To those in close touch with the Foreign Exchange Market the announcement of the suspension of the gold standard did not come as a surprise. The British public was, however, taken completely unawares, as until the very end it was considered unbelievable that Great Britain should suspend the gold standard. Even towards the middle of September, when the suspension was merely a question of days, the average intelligent Englishman would have scorned any suggestion that such a thing might ever happen. He trusted the authorities implicitly, and was convinced that, r,in spite of the adverse conditions, they would find a way to maintain the stability of sterling. As for the man in the street, he was convinced that, Great Britain would muddle through somehow, and was not particularly worried al10ut the situation. The Press was not in a position to prepare the public for the change, for any indication as to the possibility of the suspension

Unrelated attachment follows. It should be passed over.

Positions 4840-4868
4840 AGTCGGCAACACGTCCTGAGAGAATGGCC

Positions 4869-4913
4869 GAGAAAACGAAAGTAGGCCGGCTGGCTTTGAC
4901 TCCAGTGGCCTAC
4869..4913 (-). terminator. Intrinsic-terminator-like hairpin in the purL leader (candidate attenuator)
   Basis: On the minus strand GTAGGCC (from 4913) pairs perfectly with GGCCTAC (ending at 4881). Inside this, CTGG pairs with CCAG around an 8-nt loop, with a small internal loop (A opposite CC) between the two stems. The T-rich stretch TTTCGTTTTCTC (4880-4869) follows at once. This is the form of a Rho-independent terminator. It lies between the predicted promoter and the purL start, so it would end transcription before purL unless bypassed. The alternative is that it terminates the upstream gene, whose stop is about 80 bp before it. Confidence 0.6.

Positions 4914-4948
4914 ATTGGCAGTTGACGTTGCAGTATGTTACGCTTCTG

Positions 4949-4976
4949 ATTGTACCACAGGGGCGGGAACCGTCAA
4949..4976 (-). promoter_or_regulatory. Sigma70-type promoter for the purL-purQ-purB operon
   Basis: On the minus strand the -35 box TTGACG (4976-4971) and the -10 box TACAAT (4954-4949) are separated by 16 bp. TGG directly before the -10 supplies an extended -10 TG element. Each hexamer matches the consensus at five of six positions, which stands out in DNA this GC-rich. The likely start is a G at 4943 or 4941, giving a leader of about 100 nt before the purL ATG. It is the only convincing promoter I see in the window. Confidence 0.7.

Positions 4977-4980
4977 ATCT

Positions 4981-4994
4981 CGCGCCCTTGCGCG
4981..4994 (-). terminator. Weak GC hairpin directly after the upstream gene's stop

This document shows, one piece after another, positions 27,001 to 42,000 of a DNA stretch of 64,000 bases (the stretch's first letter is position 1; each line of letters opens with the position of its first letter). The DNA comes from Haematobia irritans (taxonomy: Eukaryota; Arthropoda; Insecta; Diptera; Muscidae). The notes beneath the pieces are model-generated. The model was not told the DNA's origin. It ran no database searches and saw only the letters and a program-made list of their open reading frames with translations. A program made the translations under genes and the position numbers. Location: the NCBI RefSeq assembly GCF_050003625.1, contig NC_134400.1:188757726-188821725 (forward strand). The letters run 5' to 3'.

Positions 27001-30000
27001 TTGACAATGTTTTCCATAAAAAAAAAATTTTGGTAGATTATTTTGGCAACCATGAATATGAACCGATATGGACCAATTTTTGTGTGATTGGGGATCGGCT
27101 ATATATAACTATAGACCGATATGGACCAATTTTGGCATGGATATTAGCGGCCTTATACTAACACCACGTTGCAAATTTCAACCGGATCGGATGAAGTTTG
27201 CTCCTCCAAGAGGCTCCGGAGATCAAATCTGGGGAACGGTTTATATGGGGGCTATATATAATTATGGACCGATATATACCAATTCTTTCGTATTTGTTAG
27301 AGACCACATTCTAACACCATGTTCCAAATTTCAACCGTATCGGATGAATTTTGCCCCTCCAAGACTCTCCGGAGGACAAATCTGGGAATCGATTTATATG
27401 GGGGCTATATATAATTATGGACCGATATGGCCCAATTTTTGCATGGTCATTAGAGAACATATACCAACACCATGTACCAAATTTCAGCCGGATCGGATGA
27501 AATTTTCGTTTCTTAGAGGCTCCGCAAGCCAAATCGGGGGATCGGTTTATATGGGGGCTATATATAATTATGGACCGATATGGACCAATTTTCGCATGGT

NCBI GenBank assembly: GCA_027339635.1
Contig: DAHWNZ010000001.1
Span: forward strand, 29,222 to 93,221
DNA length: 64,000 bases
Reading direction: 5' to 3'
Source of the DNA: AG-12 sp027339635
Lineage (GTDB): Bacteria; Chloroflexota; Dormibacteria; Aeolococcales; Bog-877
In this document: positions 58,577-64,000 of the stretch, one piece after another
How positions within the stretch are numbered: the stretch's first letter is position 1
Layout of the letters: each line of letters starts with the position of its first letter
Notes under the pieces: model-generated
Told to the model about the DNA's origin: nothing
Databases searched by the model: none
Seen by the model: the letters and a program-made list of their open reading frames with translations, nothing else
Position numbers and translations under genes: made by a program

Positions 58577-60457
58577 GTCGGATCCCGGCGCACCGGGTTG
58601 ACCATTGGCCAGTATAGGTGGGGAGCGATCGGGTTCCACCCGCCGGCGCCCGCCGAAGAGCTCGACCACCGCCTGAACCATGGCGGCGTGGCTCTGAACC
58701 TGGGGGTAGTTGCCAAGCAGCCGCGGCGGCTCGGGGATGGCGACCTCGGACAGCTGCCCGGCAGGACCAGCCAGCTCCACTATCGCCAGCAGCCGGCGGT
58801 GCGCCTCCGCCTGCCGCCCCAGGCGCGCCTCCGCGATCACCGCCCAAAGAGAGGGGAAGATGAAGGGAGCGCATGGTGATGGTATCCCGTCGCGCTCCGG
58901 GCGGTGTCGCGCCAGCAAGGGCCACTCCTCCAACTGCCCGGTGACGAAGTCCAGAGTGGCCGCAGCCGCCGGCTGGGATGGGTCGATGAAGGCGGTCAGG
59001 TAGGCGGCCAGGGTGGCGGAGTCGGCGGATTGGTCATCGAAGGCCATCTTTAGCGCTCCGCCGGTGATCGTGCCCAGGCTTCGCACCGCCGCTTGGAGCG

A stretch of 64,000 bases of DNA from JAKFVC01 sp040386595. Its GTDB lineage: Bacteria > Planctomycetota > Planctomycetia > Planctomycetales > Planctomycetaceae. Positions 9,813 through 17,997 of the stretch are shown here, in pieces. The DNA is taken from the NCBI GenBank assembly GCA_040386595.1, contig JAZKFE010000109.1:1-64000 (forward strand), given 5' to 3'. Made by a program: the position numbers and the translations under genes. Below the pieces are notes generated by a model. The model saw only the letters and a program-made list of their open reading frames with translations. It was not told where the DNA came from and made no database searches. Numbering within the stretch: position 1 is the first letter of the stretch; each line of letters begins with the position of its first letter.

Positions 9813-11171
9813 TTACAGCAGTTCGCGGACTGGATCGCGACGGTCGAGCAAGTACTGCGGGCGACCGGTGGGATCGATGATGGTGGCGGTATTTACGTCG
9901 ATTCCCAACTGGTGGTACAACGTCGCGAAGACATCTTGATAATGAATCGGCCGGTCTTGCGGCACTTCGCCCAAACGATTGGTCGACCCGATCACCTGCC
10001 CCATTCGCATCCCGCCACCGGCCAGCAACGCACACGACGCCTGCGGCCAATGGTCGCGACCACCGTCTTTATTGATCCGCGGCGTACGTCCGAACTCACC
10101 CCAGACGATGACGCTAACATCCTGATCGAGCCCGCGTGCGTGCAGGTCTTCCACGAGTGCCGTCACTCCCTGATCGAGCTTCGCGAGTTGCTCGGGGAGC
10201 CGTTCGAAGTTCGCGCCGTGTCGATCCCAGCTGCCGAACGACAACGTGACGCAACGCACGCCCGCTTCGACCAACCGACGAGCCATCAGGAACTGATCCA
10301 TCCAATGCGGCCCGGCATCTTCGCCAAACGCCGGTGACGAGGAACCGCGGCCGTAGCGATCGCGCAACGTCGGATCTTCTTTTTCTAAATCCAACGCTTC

would have been regarded as unwarranted defeatism. It is true that in some quarters it was suggested that Great Britain should deliberately abandon the gold standard, but as such suggestions had been made from time to time ever since the war, they were regarded as purely academic. Public opinion abroad was less confident owing to the pessimistic attitude of a large section of the foreign Press, but even in foreign countries many people were inclined to believe that sterling would retain its stability.